Australia: Regulating AI in Australia – emerging issues

By Daniel KnightCameron AbbottRob PulhamDadar Ahmadi-Pirshahid

Amid global calls for tailored regulation of artificial intelligence tools, the Australia Federal Government has released a discussion paper on the safe and responsible use of AI.  The Government is consulting on what safeguards are needed to ensure Australia has an appropriate regulatory and governance framework.

While the advances in generative AI (such as ChatGPT, Bard, etc) have garnered much attention recently, the Discussion Paper also focusses on a range of other AI tools including using AI for automated decision making.  However, the Government has flagged that the rapid acceleration of tools like ChatGPT has prompted it to consider what further action is required now to manage the potential risks, while continuing to encourage uptake of innovative technologies.

Notably, the discussion paper does not address possible copyright issues (considered previously in our post) associated with Generative AI systems.  Instead, the discussion paper focusses on the use of these tools in a responsible way.  However, any coordinated government-wide response to AI cannot ignore the potential impact on content creators and the potential uncertainty for users who may be impacted by copyright infringement claims.  OpenAI, creator of ChatGPT, has previously proposed a mechanism for rewarding content creators when their data is used by Generative AI, however no detail has yet emerged for how such a system would operate.

Within the financial services and fintech sectors, automation and technology have long been used to deliver efficiencies and assist with regulatory compliance.  The rapid advancements in AI tools have the potential to greatly expand such automation.

A number of the changes contemplated in the discussion paper build on options being explored in the Government’s ongoing review of the Privacy Act.  For instance, the Privacy Act review included proposals to require businesses to disclose when they use personal information in automated decision making systems and, when requested, inform consumers how automated decisions are made, following similar requirements under the GDPR in Europe. Some of the proposals from the Privacy Act review will pose regulatory challenges. Notably, the Privacy Act review proposes introducing an individual’s right to request erasure of their personal information from an entity’s data stores. The black box nature of AI networks makes it inherently difficult to ensure complete erasure.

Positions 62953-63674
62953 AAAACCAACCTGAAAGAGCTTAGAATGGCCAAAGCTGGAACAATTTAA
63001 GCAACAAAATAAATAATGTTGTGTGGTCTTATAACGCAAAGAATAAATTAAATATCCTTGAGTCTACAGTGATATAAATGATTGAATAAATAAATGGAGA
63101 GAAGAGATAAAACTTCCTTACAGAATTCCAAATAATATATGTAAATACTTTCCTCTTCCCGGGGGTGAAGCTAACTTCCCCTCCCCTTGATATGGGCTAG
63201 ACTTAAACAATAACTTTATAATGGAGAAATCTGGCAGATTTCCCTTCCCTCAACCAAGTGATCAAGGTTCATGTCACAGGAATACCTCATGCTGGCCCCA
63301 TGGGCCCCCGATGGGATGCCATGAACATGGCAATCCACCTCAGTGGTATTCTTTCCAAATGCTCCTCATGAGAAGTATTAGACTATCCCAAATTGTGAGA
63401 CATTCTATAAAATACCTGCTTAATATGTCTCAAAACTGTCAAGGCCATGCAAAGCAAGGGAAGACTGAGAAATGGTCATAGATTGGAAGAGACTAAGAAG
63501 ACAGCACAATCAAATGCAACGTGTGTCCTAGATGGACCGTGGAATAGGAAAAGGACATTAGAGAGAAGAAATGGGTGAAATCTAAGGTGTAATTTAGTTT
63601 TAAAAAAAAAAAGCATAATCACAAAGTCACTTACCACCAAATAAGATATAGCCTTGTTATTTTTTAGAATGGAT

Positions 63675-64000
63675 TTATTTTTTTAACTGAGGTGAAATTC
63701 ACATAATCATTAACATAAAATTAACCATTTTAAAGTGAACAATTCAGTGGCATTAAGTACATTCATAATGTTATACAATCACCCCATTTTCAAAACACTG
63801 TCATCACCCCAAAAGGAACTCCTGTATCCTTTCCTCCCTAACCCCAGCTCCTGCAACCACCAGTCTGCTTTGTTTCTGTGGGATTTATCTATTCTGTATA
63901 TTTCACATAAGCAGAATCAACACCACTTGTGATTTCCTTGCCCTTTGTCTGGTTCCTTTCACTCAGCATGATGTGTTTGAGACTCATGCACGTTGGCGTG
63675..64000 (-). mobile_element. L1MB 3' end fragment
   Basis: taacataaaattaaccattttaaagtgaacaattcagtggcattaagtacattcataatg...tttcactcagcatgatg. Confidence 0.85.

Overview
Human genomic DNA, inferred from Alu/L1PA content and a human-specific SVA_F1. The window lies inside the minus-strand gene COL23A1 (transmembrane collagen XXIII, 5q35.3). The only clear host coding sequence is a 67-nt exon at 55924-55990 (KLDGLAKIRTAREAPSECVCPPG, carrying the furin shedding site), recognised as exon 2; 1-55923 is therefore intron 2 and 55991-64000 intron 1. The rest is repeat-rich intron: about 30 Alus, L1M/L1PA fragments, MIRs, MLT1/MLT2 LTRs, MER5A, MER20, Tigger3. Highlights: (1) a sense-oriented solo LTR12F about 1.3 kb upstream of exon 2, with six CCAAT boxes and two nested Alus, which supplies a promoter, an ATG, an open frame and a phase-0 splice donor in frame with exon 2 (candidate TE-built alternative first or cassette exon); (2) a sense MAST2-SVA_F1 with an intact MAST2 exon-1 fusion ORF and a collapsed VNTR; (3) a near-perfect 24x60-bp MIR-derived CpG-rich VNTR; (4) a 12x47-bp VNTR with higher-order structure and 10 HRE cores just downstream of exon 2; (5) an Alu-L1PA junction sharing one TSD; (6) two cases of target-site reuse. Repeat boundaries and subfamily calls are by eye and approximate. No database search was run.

A key focus of the discussion paper is transparency.  Large language models (LLMs) and other machine learning algorithms are often opaque, relying on the dataset they have been training on to deliver outcomes in ways which are difficult to analyse from the outside.  The Government is exploring the extent to which businesses using AI tools should be required to disclose publically the training datasets and how decisions are made, as well as allowing consumers affected by AI-powered decisions to request detailed information about the rationale.

This approach is consistent with research carried out by the Office of the Australian Information Commissioner, which found that more than three quarters of Australians believe they should be told when AI is used to make a decision impacting them and should also be told of the factors (and relative weightings) which led to the decision.  Whether this will be possible remains to be seen.

The discussion paper also highlights the need for supervision and oversight of AI systems, as they are being rolled out.  For AI use cases that have an enduring impact on persons, such as the use of AI in hiring and employee evaluation, the discussion paper contemplates frequent internal monitoring of the tool, as well as training for relevant personnel.  In this regard, the discussion paper highlights a principle from the voluntary “AI Ethics Framework” which was adopted by the Australian Government in 2019, in line with OECD recommendations.  The relevant principle is that “people responsible for the different phases of the AI system lifecycle should be identifiable and accountable for the outcomes of the AI systems, and human oversight of AI systems should be enabled”.  It is likely that any regulatory responses to AI will be guided by this principle.

For ASIC and APRA regulated entities, for the time being at least, any use of AI-enabled tools is likely to be treated in a similar way to the use of other tools.  The assumption will be that the regulated entity is responsible for the AI system and its outcomes, as well as being responsible for carrying out proper due diligence at the outset and proper supervision and monitoring on an ongoing basis.  Implementing appropriate guardrails and quality assurance testing will be vital.

Consultation closes 26 July 2023 and submissions can be made to

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